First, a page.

Selling to “your kind of people” is the path of least resistance. But we live in a country where 1 in 12 people are unbanked and check-cashing stands charge obscene fees to do what anyone who works at Celery doesn’t think twice about doing for free. This sort of payment management holds great appeal to small businesses of all sorts, especially those who can’t keep balances large enough to get the sort of attention from banks that these startups can. Services like Celery and Square can make money bringing Off the Books businesses to a place where it makes sense to go legit and start reaping the benefits of modern finance.
Yet there are exactly zero people on that testimonial page who you wouldn’t be surprised to run into at SXSWi.
Shih aside, a case for reaching outside your comfort zone
Take Uber. This distributed car service should be a godsend for people who live in areas underserved by traditional cabs. Calling individual car services is inefficient and slow compared to letting the software find the nearest car and bring it to you. As part of a libertarian argument against class warfare, John Tamny at Forbes makes the case:
What about bad neighborhoods that are often underserved? Though my poll is clearly unscientific (I’ve asked the drivers who’ve picked me up), Uber drivers all tell me that quite unlike cabs understandably reluctant to go into seemingly dangerous places, Uber cars do. Perhaps one reason the drivers are willing has to do with Uber being a cashless business where customers can’t access a car without providing a credit card first. In this case, no one can run from paying a fare as some have been known to do with cabs. The important thing here is that even cabs have historically been marked as a luxury sometimes provided in “redline” fashion. Uber has fixed this inequality. Indeed, drivers who refuse too many fares quickly lose the privilege of serving Uber customers altogether.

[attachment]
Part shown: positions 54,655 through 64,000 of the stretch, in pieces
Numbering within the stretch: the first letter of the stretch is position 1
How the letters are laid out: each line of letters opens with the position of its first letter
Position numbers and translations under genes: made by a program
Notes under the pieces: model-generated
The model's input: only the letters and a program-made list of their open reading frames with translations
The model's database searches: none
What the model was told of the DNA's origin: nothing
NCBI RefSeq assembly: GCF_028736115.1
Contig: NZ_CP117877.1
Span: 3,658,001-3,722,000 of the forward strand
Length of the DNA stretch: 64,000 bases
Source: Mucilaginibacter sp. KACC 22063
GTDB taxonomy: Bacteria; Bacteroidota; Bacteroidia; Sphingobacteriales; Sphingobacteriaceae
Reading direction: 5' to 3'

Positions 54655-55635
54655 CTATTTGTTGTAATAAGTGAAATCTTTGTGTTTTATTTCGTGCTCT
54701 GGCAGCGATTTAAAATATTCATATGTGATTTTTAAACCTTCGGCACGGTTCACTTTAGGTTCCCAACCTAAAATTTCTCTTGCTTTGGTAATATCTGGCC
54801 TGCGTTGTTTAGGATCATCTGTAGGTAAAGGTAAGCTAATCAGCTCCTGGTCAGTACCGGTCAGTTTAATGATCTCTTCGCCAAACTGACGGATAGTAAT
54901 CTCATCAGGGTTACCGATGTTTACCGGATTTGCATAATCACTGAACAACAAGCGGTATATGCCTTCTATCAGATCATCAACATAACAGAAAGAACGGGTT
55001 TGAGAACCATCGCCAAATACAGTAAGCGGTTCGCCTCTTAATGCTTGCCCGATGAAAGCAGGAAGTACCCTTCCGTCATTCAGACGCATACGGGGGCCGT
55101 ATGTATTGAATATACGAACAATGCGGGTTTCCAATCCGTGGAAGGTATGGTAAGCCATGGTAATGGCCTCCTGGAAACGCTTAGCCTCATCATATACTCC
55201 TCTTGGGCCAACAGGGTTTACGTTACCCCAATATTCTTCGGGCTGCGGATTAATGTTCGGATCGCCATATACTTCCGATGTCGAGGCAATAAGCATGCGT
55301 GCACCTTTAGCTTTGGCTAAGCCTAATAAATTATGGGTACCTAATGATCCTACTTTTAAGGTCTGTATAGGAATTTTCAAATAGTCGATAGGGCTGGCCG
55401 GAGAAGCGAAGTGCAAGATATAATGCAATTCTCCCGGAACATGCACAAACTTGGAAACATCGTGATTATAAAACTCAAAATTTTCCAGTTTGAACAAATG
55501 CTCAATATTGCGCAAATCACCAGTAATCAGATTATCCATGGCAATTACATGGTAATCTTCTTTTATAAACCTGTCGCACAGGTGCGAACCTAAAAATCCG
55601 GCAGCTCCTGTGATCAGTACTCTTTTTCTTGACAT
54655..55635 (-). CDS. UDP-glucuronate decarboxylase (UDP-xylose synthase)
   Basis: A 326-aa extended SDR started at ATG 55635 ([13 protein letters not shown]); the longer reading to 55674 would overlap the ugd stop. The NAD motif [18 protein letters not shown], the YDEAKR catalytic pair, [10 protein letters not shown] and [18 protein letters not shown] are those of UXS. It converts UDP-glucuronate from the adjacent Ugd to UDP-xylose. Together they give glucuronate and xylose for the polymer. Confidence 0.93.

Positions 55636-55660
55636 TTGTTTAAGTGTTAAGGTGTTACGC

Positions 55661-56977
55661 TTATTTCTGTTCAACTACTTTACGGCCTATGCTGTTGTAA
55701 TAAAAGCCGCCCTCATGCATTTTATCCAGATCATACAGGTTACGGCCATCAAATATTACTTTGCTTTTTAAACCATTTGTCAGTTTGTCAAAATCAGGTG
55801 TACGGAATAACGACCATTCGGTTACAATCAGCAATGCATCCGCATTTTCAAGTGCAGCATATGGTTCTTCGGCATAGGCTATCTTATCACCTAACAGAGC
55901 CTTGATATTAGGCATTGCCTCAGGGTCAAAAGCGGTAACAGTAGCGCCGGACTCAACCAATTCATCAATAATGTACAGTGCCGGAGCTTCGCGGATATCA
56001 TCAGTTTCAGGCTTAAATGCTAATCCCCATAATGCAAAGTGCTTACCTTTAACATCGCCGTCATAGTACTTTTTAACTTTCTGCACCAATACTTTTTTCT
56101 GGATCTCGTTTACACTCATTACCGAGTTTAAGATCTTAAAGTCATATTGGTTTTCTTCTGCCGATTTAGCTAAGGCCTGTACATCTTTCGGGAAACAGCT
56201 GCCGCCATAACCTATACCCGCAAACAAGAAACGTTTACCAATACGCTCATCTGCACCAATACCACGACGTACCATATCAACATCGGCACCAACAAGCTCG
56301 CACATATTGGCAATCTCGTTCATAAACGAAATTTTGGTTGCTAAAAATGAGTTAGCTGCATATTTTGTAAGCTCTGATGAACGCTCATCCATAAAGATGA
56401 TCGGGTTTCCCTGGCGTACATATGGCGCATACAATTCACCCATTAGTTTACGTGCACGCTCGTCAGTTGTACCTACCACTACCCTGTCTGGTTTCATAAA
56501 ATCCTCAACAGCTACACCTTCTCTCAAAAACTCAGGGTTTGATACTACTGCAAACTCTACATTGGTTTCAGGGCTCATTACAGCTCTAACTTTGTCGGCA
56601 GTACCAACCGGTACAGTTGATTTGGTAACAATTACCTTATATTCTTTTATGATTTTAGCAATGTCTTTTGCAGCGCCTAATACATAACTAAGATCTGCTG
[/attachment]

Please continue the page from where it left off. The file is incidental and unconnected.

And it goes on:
But this doesn’t play out in real life. Uber made this map of trips it facilitated in Washington:
You won’t see anything east of the Anacostia River, nor much in the rest of Southeast outside Capitol Hill and Nationals Park. The service is used by the young and hip because that’s who it’s being marketed to and that’s who is doing the marketing.
What would a broader, more empathetic marketing strategy look like? It might look like a stripped-down version of the Uber app for use in not-so-smart phones. It would look like the sort of flyers and stickers you see used by incumbent taxi services. It would look like marketing budget with less money spent on ferrying people around Austin for free during the aforementioned SXSWi (but thanks for the lift anyway, guys) and more on urban radio advertising.
Afraid of losing the young and hip market by making Uber look like a service for people who need to take a cab to the supermarket because they live in a food desert? Create a premium brand.
Those who see the worlds’ problems only in terms of how it inconveniences them (not to say this is true of Uber) miss people who, for a variety of reasons live differently from themselves. The unbanked, the unconnected, the elderly and the poor all live with massive inefficiencies and inconveniences, many of which could use a little “disruption.”
Even if empathy isn’t your strong suit, it’s a good idea to dig a little deeper to the lives of those who don’t live like you. Empathy and curiosity may be the most self-serving thing you can do.
Additional reading: Paul Carr in Pando Daily on the Uber and the libertarian cult of disruption.